In which a writer returns from a journey

New Visions New Voices

Thoughts and thanks by Jon Keevy

I arrived in Cape Town back from the US on the 17 May. I felt invigorated despite the forty hours of traveling it took to get home. Maybe it was the jet-lag rewiring my brain, or the cold slap in the face of Cape Town rain – but I doubt it. Instead I’m fairly certain it was the journey and processing everything I’d seen, experienced and learnt in the US as part of the Kennedy Center’s International Playwrights Intensive at the New Visions \ New Voices festival, and as a traveler in that strange country.

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The other writers were a kick-ass bunch, 5 of us from SA, 3 from India and 1 from South Korea (who didn’t make the picture)

It’s taken me too long to write this. As soon as I got back to Cape Town it was back to the theatre and following up on the business cards and handshakes I picked up on my trip.

It started off with quite a lot of intense work (actually it started off with snacks and local brews, but the work came along soon after meeting the team). The University of Maryland based team had us foreign writers earning that title – rewriting and rewriting our plays for the full reading at the end of week one. I found it really rewarding to have a robust, opinionated engagement with my play from such a thoughtful group of dramaturgs, directors, actors and writers. I can also say that the down time spent talking theatre and life through the early hours with the other writers on the program was thought-provoking and at times utterly hilarious.

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My team at the University of Maryland  – such excellent notes on the story from these champions.

Moving over to the Kennedy Center in D.C. meant less work and more time to check out the cultural side of the city (not enough time though, DC has a vast number of museums, parks, monuments, galleries and theatres – we hardly cracked its shell). We had four days of rehearsals and minor rewrites in preparation for the festival itself. Knowing that this would be presented to professional playwrights, companies and producers ensured that I bit my fingernails down to the quick as I poked at the final cut of the play.

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Andrew Whiting gifted Lereko, Mojalefa and me with tickets to The Nether at the Woolly Mammoth Theatre in DC

I was lucky to be invited to speak on a panel discussing theatre ‘on the edge’ and got to punt my views on technology expanding the possibilities of theatre – from access to content, administration to collaboration. Access and diversity were on everyone’s minds not just as an area theatre had to improve in, but also as an area rich in creative potential to spark new theatrical vocabulary.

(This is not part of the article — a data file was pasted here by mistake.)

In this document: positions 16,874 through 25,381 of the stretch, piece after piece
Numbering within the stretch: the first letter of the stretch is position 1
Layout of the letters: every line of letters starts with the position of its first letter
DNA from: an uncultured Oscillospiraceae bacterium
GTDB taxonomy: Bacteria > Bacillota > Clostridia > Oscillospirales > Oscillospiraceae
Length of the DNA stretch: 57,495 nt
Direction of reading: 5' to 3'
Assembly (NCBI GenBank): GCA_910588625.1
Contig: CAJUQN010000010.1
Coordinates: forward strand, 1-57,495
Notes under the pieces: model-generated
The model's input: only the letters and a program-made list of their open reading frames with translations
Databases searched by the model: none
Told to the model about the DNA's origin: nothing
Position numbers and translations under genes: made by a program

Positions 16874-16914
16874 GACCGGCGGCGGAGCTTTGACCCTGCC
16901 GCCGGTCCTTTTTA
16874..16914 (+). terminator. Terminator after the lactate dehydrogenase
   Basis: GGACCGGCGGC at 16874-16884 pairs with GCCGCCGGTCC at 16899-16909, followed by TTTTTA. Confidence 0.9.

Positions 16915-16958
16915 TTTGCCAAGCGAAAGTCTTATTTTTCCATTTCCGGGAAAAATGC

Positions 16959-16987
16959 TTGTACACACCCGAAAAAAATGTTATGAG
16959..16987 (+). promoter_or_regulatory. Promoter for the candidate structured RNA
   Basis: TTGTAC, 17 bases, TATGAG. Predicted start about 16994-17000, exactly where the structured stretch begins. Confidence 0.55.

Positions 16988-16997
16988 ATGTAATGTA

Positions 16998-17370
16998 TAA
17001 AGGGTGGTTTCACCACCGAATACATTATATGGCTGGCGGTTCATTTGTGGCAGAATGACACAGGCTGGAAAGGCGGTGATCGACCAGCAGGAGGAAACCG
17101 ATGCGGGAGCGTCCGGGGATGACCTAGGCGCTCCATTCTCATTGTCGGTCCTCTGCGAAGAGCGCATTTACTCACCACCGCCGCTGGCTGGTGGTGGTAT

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This is just my favourite picture. Lereko and I taken by Tumelo Khoza

The festival itself was a big success – we only did extracts of our plays but there was a lot of interest from attendees. It’s these connections that are difficult to make outside of settings like festivals and conferences and while attending them is essential to building a career in any field. I’m still following up on these connections and I hope to have exciting news and more to thank you all for in the near future. In fact I got some exciting news while I was there: the National Arts Council approved my funding proposal for The Underground Library – so I’ll be able to present it in 2017.

13221280_10153444583145163_3931054151756030425_oI spent the last week of the trip in New York staying with friends. I saw some great theatre, places and people, and bought scripts to start building a little theatre library at Alexander Bar. The highlight was Sleep No More, an immersive theatre experience remixing Macbeth with dance and film noir. And of course every trip to New York needs a visit to Yankee stadium to see the bleacher-creatures and pinstripe pride in action.

I arrived back feeling inspired and fired up for the mission – tell more stories in more ways and make space for others to tell theirs.

And all thanks to you and the support of Yvette Hardie and ASSITEJ SA, The Kennedy Center, and The University of Maryland.

In my appeal I also promised to pay you all back somehow, and the options are taking shape:

  • We’ll be doing another reading of the updated Underground Library soon! All contributors get comps.
  • I’ve been sketching and doing watercolours again – hit me up for requests
  • My macaroni cheese is incredible. Come for dinner.